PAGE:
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This week in history...

Stylo planned a product overhaul at footwear chain Saxone, Paris couture workers went on strike, and the Shop Assistants’ Union protested against working conditions.

13 years ago…

Stylo, the new owner of footwear chains Saxone and Hush Puppies, was planning a major overhaul of product at the two businesses, reported Drapers on August 10, 1996.

The two chains were bought out of administration by Stylo, whose chief executive Michael Ziff described the businesses as “fantastic” brands with potential for growth.

Revamped product would go into Saxone stores for spring 07, said Ziff. “Our intention is to trade Saxone and rebuild it,” he added.

Saxone had been in administration since the collapse earlier in the year of Facia, which Stylo bought from Sears’ British Shoe division in 1995. Saxone’s 180 stores took Stylo’s portfolio to more than 380. Stylo paid £5.9m for the Saxone stores.

The Hush Puppies retail operation cost Stylo £19.2m to buy from Sears. The wholesale business was being taken over by Hush Puppies Ltd, a new subsidiary of Wolverine World Wide, owner of the brand name.

Also in this week, high street chain New Look abandoned plans to develop a network of standalone stores for its teen label 915, after trialling the format in stores in Weymouth in Dorset, Trowbridge in Wiltshire and Newton Abbot in Devon.

The retailer said it would focus instead on developing the range within its existing 270 mainline stores.

A feature in this issue also highlighted spring 07 womenswear trends. Dresses and prints were the big stories, as fresh directions paid homage to the souks and kasbahs of North Africa and used clashing brights and bold geometric prints.

40 years ago…

“Children’s wear grows up” was the headline of a report in the August 6, 1969 issue of Drapers, focusing on the trend revolution within the sector over recent years.

“In the past children’s and adult clothing were two different entities,” wrote Drapers. But in 1969, all that had changed. “From being a few seasons behind in copying mum and dad, they are now running neck and neck and clamouring to be up-to-the-minute in current trends.”

According to retailers, even kids as young as four were making the final decision on the sale of a garment: “If they don’t like it, they won’t have it, and that’s that!”

Therefore designers, quick to assess the situation, were now designing as much for the child as the parent, “producing superb and imaginative styles,” wrote Drapers.

However, the magazine did warn against the breadth of styles on offer: “Buyers are often bemused at the selection. Can you imagine, therefore, the quandary the public is placed in?”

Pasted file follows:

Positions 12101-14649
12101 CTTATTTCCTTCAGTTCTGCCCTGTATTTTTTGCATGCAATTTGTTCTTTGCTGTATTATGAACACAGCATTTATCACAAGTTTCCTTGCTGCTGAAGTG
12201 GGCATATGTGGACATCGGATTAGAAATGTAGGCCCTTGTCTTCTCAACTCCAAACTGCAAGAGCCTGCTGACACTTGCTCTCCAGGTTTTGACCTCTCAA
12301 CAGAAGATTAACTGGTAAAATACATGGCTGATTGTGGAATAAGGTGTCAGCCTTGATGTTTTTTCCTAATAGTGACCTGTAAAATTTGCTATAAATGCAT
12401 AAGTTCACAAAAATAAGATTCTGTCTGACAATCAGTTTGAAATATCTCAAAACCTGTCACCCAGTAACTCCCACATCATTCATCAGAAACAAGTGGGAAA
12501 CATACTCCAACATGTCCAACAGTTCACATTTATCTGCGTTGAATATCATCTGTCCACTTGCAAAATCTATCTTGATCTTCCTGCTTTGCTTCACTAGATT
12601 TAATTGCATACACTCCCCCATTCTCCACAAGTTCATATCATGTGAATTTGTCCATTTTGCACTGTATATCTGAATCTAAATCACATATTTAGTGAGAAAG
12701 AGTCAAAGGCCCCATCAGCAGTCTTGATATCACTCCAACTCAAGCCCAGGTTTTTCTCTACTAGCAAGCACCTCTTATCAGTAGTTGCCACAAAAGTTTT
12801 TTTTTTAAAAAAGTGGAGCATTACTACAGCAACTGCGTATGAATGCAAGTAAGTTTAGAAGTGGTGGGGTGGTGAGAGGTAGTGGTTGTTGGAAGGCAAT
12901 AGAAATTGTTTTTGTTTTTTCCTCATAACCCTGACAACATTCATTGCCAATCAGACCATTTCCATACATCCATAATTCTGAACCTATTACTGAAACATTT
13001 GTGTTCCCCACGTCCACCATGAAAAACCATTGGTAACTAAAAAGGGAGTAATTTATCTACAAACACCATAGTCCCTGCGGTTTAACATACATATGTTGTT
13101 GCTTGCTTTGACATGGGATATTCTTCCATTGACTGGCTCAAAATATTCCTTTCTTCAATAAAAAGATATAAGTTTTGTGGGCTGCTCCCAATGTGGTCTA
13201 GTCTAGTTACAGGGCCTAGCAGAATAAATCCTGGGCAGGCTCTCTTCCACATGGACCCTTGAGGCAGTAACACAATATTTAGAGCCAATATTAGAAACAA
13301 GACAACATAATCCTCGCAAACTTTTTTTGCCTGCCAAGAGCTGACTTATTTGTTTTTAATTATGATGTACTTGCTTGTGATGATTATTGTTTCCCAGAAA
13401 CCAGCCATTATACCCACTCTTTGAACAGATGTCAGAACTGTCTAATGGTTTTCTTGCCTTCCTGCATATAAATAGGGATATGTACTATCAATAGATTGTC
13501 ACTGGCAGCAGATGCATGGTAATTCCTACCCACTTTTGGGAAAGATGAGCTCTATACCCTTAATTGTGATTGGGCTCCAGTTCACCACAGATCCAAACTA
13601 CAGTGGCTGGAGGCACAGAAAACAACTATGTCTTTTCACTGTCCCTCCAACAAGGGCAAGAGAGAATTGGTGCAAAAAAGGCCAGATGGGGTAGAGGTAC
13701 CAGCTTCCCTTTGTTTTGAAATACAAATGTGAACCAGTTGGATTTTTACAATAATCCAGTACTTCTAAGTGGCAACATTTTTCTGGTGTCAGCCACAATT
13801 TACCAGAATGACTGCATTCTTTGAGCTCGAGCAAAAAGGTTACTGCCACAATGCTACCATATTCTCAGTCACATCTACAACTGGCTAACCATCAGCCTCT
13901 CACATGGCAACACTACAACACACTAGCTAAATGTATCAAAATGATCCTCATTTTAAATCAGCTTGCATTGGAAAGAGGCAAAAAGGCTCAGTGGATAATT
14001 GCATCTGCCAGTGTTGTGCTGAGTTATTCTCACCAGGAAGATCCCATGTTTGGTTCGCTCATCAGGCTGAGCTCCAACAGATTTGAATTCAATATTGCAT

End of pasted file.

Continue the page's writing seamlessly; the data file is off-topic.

The issue also reported on the new “long-look” for women’s swimwear, illustrated by an early-delivery cruise style by Silhouette, while indie SJ Mandel of Gloucester was also in the news after opening its new kidswear and maternitywear store with “double-decked frontage.”  

60 years ago…

Fashion retailers in Drapers’ August 6, 1949 issue were reeling after the decision by president of the Board of Trade Harold Wilson to cut gross margin on utility clothing, household textiles and footwear by an average of 5%.

Drapers said it was “the severest blow the trade has received for many years”, and had left retailers “bitter and confused”.

The price controls, which would force retailers to knock 5% off statutory maximum prices, were intended to help stabilise the personal incomes of UK consumers. They were due to come into force in early September and would apply to all existing stocks.

Retail trade bodies complained they had not been consulted about the move. Mr J Ramage, director of the Drapers’Chamber of Trade, said many retailers would be forced to operate at a loss in certain parts of their business, while Hugh Fraser, president of the Scottish Retail Drapers’ Association, said: “It was a bombshell. A 5%cut is impossible.” 

Meanwhile, in Paris, the opening of Couture Week was delayed by 48 hours due to a strike by couture workers (or ‘midinettes’) employed by the fashion houses.

Low pay was the reason for the strike, as couture workers earned about 15,000 francs (about £15) a month while working on clothing that would sell at about six-times that amount.  The workers were demanding a 2.5% pay rise. Jean Lanvin, president of the Syndicale de la Couture, appealed to buyers to accept late deliveries.

Perhaps adding to the workers’ ire, entrance fees to the shows were raised, with Jacques Fath and Christian Dior now charging 100,000 francs (£100). 

The magazine also ran a picture report of an “innovation in headsquares”, a women’s scarf made by Blond Bros of Manchester.

110 years ago…

“The advantages of organisation are now being appreciated by employees as they never were before,” wrote Drapers on August 5, 1899, reporting on a protest in London’s Hyde Park by the Shop Assistants’ Union.

One of the key speakers at the demonstration, which was protesting against working conditions in the drapery trade, was Liberal MP WC Steadman, who said: “If there is a body on God’s earth that is over-sweated and underpaid, it is that of the shop assistants.

“I have two daughters of my own in the drapery trade, and it takes every penny they earn to keep themselves respectable, without giving them an opportunity of contributing a shilling a week to the household expenses.”

The major complaints raised in the protest were long hours, low pay, unpaid overtime, and the “living in” system, whereby staff who live on company property see part of their wage packet deducted to cover “library, doctor, breakages etc”. There was also strong condemnation of a reference process that “places an unjust power in the hands of employers.”

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